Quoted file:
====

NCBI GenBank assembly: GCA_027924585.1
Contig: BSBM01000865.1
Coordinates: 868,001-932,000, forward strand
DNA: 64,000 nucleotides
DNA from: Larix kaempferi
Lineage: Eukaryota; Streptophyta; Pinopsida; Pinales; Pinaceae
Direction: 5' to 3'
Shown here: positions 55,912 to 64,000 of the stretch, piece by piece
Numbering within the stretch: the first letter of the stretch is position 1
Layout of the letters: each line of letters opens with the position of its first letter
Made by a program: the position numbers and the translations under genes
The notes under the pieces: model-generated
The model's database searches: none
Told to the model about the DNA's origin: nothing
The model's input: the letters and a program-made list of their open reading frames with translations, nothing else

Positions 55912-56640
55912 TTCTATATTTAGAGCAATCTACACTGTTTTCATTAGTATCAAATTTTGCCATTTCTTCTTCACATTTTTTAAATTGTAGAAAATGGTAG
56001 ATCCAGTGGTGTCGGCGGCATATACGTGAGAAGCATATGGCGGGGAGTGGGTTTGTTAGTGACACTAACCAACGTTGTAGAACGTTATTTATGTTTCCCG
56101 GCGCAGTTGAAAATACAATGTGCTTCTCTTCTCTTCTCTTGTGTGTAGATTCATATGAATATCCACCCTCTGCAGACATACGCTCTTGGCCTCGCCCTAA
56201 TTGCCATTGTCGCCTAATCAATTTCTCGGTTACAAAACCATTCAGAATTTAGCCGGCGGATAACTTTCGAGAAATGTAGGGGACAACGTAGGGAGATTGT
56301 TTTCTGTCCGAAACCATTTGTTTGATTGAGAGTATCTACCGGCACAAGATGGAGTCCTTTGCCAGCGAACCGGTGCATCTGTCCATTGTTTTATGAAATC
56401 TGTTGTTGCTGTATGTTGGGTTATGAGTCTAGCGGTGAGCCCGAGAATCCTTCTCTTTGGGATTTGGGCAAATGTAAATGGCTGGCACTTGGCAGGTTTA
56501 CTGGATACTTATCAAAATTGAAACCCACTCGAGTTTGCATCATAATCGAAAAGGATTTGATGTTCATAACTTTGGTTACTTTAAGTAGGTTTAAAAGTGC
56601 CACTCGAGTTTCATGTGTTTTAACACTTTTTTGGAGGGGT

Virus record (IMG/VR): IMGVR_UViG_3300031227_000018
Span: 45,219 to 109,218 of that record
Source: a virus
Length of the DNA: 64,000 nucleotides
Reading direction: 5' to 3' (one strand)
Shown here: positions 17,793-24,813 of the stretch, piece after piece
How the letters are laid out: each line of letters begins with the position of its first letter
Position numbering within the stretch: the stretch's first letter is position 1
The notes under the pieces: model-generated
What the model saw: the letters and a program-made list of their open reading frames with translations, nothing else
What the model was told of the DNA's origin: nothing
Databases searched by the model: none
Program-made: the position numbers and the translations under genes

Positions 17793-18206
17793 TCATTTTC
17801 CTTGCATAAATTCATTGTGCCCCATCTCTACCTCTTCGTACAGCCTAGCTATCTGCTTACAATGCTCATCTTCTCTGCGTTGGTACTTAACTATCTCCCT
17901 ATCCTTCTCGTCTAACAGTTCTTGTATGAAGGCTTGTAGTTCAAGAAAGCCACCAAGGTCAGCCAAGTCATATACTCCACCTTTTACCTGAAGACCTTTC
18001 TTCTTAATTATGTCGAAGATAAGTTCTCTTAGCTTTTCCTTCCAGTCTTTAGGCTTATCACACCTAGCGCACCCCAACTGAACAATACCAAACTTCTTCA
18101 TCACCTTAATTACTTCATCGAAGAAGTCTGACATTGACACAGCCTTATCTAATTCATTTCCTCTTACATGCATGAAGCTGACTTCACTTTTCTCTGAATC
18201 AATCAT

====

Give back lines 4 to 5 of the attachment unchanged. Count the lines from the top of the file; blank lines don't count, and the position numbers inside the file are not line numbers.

DNA: 64,000 nucleotides
DNA from: Larix kaempferi